In the endless fluidity of the 2012 stable of potential presidential hopefuls ("Will Sarah Palin run? Has Newt Gingrich cratered?"), there has been one solid: Mitt Romney.
After losing the 2008 GOP nomination to John McCain, the former Massachusetts governor never really stopped running. Romney picked up right where he left off once Barack Obama moved into the White House.
He is set to officially announce his candidacy for 2012 on Thursday, and he could well become Obama's worst nightmare — if only he wins his party nomination.
And there, Romney finds himself in an odd situation. He apparently is both the front-runner and, simultaneously, something of a second choice for many Republicans.
Romney clearly is the establishment candidate, evidenced by the fact that he collected more than $10 million in just one day of fundraising in Las Vegas.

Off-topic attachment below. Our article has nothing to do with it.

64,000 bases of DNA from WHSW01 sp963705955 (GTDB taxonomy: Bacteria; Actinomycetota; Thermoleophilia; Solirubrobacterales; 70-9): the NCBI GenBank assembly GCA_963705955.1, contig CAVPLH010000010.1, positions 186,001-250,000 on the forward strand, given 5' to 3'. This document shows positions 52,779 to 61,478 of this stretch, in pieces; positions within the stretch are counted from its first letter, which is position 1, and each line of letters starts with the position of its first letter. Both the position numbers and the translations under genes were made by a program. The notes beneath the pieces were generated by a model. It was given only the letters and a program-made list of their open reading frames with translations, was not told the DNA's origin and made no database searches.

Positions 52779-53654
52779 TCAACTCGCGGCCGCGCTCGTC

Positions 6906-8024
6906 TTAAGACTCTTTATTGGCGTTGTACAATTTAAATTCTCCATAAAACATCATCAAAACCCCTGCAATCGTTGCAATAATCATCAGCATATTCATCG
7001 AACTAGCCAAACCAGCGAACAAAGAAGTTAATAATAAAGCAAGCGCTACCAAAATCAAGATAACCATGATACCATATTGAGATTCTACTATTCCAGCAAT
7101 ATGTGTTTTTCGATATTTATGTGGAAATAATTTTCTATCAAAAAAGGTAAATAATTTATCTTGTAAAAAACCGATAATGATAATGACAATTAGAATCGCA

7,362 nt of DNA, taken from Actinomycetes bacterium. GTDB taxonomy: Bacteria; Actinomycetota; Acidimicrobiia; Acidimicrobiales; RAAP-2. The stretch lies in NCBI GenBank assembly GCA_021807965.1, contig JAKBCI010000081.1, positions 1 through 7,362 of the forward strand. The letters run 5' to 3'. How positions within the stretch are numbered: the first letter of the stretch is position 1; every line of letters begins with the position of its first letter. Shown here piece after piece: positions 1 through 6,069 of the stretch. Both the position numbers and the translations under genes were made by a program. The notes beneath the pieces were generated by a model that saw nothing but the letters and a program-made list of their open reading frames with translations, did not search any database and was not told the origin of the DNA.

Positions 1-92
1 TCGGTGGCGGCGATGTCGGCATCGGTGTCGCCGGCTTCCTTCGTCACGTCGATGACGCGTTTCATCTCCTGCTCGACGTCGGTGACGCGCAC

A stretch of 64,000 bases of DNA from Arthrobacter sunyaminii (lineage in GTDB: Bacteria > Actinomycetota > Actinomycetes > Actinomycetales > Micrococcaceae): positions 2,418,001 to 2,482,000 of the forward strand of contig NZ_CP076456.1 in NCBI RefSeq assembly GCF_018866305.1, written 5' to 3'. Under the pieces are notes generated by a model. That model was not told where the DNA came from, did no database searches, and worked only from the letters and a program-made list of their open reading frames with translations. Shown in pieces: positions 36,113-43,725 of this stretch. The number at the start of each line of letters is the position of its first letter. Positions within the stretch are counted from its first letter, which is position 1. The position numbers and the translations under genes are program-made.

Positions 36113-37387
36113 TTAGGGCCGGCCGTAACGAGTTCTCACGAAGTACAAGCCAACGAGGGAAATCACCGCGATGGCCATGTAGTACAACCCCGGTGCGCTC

Yet the fact that that Romney is leading the pack, according to one recent poll, with support from just 14 percent of his party indicates just how tenuous his leadership is right now.
The fact that in that same poll, a quarter of the GOP primary electorate isn't even sure who they would vote for as their nominee tells me that Republicans aren't exactly in love with Romney.
If Romney can sufficiently and effectively distance himself from the fact that his state healthcare reform in Massachusetts became the model for President Obama's own national reform law, then he has a real shot to come away with the nomination.
The other reason Christian conservatives are said to dislike Romney is due to his Mormon faith. Romney can't, nor should he, run away from his Mormonism. Unlike healthcare reform, or other substantive policy position, Romney's religion is not a legitimate reason to oppose him. If Romney continues to push back against this bias as necessary, he well could neutralize it, at least enough to secure the nomination.